The Letter to the Editor section of newspapers is often read by thousands of people. However, even more important than its power as a public awareness tool, the Letter to the Editor section is carefully monitored by political leaders and their staffers. Reading letters to the editor helps political leaders gauge public opinion and determine what issues people are concerned about.

 

FAQ’s

  1. What newspapers should I send my Letter to the Editor? Send your letters to local newspapers in your city and/or major newspapers in your state. It also never hurts to try sending it to major national newspapers and magazines (USA Today, Time, etc.).
  2. How do I find contact information? If you search, “the publications name” and “letters to the editor” you should be able to find an email address or form for submitting letters.

 

How to Write a Letter to the Editor

Before writing a letter, visit the newspaper’s website to get a feel for the main news stories of the day. Letters have a better chance of being published if they are tailored toward a major news story that was recently published (in the past 7 days). For example, if the Iraq War is the hot topic of the day, your letter can address the fact that more funding has gone to the War in Iraq than the total amount that experts estimate is needed to end hunger globally.

  1. The shorter the better – Two or three paragraphs are sufficient. Most publications require submissions of between 150-200 words.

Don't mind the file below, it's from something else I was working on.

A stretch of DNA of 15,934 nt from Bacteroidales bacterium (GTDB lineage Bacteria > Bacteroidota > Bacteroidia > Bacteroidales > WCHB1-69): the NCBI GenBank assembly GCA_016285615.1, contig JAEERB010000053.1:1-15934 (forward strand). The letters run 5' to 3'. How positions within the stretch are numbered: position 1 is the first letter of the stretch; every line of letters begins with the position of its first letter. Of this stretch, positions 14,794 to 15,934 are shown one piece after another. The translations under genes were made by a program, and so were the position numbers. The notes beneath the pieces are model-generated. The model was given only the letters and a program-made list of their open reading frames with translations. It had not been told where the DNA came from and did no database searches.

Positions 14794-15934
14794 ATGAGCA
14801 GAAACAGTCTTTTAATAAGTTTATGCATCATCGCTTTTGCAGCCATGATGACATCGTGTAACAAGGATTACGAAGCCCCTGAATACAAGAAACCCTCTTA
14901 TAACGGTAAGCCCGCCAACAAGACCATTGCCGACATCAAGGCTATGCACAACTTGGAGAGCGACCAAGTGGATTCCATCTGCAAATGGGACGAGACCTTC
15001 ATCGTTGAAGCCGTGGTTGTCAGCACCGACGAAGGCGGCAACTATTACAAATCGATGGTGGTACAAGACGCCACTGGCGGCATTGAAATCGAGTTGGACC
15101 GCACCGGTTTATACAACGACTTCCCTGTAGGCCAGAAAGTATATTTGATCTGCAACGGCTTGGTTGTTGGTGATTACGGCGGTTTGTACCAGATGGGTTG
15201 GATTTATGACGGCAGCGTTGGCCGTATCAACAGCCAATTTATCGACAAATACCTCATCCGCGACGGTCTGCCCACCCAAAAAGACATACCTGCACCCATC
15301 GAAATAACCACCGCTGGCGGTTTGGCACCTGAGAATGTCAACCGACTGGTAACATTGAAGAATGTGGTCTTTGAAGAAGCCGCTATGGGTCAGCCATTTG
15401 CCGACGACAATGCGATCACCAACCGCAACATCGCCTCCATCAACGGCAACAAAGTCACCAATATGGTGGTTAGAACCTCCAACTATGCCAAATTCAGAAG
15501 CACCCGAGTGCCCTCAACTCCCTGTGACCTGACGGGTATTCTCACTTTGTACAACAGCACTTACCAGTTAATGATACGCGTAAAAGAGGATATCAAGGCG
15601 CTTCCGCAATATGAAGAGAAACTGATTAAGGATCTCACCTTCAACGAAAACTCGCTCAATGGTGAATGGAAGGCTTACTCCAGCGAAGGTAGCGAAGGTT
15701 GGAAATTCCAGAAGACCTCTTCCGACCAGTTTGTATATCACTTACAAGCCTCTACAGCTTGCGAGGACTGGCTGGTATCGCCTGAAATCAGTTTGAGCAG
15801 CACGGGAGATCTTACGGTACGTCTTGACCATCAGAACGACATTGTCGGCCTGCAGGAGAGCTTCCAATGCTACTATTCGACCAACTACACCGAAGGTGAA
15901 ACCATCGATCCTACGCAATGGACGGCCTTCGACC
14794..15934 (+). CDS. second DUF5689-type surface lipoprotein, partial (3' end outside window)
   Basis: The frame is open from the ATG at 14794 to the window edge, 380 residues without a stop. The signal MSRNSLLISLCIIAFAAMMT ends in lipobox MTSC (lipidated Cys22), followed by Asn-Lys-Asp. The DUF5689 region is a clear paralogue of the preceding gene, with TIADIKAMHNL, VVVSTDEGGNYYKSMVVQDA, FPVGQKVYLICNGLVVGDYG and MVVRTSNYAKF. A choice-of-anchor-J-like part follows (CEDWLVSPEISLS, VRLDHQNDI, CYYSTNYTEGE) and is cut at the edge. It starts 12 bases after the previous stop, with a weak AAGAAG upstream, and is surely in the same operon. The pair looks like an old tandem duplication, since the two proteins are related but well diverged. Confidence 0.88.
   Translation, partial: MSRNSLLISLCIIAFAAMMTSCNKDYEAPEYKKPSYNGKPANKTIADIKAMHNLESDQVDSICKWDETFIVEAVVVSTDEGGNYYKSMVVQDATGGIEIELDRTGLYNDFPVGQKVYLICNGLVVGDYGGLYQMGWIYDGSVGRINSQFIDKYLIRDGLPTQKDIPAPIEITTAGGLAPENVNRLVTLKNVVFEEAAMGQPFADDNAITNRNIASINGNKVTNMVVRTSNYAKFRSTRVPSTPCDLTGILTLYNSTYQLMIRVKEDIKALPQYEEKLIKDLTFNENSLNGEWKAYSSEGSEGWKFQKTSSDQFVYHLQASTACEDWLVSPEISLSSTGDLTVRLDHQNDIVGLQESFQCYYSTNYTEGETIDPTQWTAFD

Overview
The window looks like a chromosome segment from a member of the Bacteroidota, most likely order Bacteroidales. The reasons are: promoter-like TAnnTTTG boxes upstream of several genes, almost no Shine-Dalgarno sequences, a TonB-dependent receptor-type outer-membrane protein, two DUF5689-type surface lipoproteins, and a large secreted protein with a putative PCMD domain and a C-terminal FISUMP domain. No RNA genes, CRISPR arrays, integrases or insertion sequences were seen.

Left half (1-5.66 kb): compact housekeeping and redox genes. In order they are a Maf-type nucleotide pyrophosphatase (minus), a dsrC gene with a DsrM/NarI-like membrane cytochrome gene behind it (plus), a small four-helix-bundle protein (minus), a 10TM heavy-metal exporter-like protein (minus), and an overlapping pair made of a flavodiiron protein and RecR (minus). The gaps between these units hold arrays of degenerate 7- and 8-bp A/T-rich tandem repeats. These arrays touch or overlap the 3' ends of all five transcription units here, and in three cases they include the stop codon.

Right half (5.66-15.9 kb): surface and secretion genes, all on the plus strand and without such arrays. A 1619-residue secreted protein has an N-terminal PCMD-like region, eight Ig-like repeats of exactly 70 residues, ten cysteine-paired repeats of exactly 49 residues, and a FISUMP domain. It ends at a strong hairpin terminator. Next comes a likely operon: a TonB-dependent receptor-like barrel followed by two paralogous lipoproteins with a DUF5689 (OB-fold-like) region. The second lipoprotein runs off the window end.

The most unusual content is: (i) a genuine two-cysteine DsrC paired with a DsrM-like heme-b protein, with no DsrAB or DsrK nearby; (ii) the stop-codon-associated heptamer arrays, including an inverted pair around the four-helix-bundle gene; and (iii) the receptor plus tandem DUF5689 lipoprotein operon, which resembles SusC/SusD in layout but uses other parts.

2. Be sure to include your full name and contact information (email address, home address and phone number) –They won’t publish your letter unless they can call to verify that you are the author. Anonymous letters are not published.
  3. Include the names of your Members of Congress with a call to action at the end. For example, if you’re writing about maternal health in developing countries, you can wrap up with something like, “I urge Senator Brown and Senator Reid to co-sponsor the Reach Every Mother and Child Act (S.1730) which seeks to end preventable diseases by 2030.” Send it to your Congressional leaders – If the letter is published, copy it and mail it to your state’s U.S. Senators and the U.S. Representatives in your area.

 

Messaging Strategy

When the public is aware of certain facts, action for the world’s poor tends to occur. Below is an outline of the key information that we need your help raising awareness of.

  • Tackle Myths & Pessimism: There is nothing complicated about improving living conditions for people suffering in abject poverty. Global poverty has been drastically reduced in recent years and there are many success stories of conditions being improved for families, villages and entire countries. The Borgen Project is challenging public and political pessimism in the U.S. and addressing the frequent justifications given as to why the U.S. isn’t doing more to address global poverty.
  • Promoters of Possibility: The Borgen Project promotes innovations in poverty reduction and builds awareness of successes occurring.
  • Address the “Hero Goggles”: The public drastically overestimates what is being done to address global poverty. On average, Americans estimate that 20 percent of the federal budget goes to foreign aid; in reality less than 1 percent goes to assisting the world’s poor. For political pressure to rise, the public needs to be aware of current shortcomings.
  • Strategic Reasons for U.S. Involvement: The U.S. should prevent 25,000 children from dying each day, because the U.S. can prevent 25,000 children from dying each day. But beyond the humanitarian imperative, the United States has a strategic interest in improving the plight of the world’s poor. The Borgen Project is building awareness of the Economic, National Security and Diplomatic reasons for strong U.S. leadership in addressing global poverty.

 

 

Examples of Letters Published by Borgen Project Volunteers

 

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